Gabe Rhodes Discusses The Beautiful Old - Antique Music With Modern Day Artists
When you grow up in Texas, most of that time in Austin, one of the foremost music cities in America and when your mother is a platinum selling songwriter (and singer/musician) and your step-dad was one of the most influential people on the Austin music scene, one might assume that music would be the career path you would also choose. That is precisely what songwriter, musician and producer Gabe Rhodes did, and from an early age.
Rhodes describes his early indoctrination to music, “From a pretty early age, I wanted to do something musically. My mom (Kimmie Rhodes) had a western swing band when I was pretty young, which had all of these old great pickers like, Jimmy Day the legendary steel guitar player, “Lucky” Meadows the great Jazz guitar player and David Zettner (bass, steel guitar). These guys were always around the house and they were cool enough to want to show me things and they inspired me as a musician. Of course all the above mentioned are dead now, but they really knew something about the old style music and it was just fascinating to me. I feel like the level of musicianship that they had you don’t see anymore. There are so many great players now, but it was just a different thing. I pretty much decided that I wanted to play the guitar and all through school that is what I did when I had any free moment.”
There were two major influences that steered Gabe Rhodes in the direction of sound engineering and producing. “I guess it was about in ’96 when I had a buddy named Matt Hubbard who had some ADAT machines (that I got interested). (Also) When I was thirteen I was the second engineer up at Willie’s (Nelson) studio and I really got into it then. I would end up running the session after a couple of days, just because I have never been able to keep my mouth shut. We worked with a lot of really neat people and I worked on several of Willie’s records up there. I started playing with Willie eventually and at a pretty young and impressionable age. I just developed out of that. As I said, Matt Hubbard had some ADAT machines and we did a record with Paula Nelson. I don’t know if it ever came out or not. One day I just decided that I was going to set it up in the living room and record my mom and she was kind of scared at first. I had already recorded several tracks, but I played them for her and she loved it. That record ended up being Rich From The Journey. She thought okay, well he can do it. Why not, he has all the stuff sitting here in the living room already.”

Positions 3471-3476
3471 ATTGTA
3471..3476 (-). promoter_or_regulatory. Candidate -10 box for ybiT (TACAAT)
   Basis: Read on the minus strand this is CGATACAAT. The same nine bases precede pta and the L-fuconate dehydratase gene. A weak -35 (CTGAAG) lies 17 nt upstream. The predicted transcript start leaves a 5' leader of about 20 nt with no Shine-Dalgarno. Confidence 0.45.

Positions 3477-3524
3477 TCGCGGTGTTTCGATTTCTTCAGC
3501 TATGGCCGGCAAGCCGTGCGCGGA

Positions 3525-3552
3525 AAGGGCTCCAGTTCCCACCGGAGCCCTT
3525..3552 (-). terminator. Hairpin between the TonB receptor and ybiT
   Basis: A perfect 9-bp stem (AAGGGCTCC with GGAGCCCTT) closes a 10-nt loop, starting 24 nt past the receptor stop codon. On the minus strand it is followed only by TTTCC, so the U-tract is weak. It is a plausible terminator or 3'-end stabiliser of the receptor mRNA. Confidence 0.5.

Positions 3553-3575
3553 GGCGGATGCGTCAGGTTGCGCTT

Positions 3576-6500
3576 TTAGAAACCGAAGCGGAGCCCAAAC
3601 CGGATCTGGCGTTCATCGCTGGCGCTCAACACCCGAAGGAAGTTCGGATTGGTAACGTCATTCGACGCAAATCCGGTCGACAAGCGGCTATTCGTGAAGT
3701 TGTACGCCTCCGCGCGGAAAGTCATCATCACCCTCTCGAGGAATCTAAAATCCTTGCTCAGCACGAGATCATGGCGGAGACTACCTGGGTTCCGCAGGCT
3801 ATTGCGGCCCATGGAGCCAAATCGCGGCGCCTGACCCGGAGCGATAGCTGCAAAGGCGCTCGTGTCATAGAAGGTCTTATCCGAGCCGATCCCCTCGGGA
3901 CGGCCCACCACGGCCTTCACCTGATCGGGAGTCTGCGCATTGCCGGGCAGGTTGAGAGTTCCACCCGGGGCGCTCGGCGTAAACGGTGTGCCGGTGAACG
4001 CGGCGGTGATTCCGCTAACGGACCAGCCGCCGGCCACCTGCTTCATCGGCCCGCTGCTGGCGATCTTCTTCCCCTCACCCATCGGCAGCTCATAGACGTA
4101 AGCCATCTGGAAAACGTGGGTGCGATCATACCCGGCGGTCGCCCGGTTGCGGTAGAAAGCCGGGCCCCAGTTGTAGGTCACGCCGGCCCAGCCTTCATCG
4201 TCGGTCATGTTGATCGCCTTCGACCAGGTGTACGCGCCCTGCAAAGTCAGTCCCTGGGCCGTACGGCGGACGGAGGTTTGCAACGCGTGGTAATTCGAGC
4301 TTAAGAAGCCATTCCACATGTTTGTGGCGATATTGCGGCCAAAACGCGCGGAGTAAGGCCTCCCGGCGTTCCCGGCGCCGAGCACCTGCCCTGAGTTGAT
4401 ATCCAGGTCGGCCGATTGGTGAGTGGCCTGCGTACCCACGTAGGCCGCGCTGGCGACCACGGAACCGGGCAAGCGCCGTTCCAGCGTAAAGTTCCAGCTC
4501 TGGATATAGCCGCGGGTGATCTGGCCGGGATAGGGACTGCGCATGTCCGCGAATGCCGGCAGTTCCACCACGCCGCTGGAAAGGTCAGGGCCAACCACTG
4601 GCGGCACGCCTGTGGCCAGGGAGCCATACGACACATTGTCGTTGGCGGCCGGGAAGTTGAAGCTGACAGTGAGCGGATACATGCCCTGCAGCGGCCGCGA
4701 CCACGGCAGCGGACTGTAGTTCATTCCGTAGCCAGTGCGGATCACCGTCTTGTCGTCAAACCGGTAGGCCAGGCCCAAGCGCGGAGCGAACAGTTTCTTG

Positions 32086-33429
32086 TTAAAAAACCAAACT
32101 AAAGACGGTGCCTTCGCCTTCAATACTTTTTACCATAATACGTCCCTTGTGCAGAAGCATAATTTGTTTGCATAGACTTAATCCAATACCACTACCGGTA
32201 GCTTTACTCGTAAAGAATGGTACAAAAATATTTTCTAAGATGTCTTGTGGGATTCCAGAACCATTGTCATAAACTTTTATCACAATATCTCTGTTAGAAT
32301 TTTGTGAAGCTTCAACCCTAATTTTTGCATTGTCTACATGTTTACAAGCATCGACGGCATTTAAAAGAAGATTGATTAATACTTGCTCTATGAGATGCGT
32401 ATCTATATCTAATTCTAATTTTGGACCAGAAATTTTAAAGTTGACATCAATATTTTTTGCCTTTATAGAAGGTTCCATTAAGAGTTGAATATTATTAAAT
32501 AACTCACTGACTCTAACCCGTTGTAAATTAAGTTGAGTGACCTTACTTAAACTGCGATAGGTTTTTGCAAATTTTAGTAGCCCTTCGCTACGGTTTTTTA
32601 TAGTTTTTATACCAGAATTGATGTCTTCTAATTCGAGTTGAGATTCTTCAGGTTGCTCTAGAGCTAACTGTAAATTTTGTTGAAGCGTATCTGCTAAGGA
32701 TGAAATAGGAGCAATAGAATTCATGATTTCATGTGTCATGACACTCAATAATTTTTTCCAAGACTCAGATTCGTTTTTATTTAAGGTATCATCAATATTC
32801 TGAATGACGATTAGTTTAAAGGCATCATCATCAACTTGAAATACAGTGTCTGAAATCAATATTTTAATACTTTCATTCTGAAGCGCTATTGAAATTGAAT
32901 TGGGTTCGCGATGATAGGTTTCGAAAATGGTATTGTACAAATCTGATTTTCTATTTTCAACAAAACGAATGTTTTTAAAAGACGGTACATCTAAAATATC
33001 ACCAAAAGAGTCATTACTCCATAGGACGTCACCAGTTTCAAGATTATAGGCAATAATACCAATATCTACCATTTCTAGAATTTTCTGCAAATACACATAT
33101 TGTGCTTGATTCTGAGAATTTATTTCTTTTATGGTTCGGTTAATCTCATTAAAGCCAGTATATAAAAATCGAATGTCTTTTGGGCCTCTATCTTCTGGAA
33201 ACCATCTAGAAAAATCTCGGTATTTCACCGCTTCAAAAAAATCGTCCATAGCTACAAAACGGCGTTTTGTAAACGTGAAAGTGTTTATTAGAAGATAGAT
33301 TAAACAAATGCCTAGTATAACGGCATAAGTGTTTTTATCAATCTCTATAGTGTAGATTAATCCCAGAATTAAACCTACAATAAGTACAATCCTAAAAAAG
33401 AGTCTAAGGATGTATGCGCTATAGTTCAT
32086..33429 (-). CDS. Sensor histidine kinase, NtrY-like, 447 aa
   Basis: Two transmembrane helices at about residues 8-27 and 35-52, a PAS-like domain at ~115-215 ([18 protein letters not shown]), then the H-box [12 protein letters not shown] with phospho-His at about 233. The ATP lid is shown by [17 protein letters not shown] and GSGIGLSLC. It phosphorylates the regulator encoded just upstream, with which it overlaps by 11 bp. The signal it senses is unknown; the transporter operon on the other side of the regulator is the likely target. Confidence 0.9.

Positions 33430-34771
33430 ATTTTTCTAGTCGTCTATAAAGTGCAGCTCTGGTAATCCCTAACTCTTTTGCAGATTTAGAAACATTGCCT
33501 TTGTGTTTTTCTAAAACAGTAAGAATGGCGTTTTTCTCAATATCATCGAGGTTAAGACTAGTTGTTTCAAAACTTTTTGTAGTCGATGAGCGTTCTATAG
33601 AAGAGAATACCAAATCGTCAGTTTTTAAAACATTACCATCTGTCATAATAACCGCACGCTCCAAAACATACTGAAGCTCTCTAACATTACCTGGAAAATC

Gabe Rhodes found himself on stage with his mother’s Western Swing band at an early age. “I started when I was fifteen. I was the rhythm guitar player backing them up at dance halls. I just stood in the back and I would play rhythm all night. I went off to high school and when I came back she decided she had enough with dance halls and she wanted to concentrate on doing her own songs and things like that. Eventually, she started hiring me to be her guitarist, because I knew all of the songs and she called it using what you have laying around the house (we share a laugh at this point). I (have been) playing with her ever since. (In the fall of 2013 Gabe Rhodes joined Kimmie Rhodes for another tour, this time in Europe.)
I used to play in bands all through my twenties, but the last five years or so I have concentrated on doing sessions and things like that. I will still go out with my mom. I enjoy playing on the records, but I don’t really enjoy playing it night in and night out. My main (interest) are the moments that you create the song and record the song. Let somebody else keep repeating it after that (he laughs). Once a week I play at a local place with a bunch of great musicians, Dony Wynn, Glenn Fukunaga and David Holt and it’s basically like going to the gym once a week. We do whatever songs we feel like doing and just Blues jamming. I enjoy doing that.”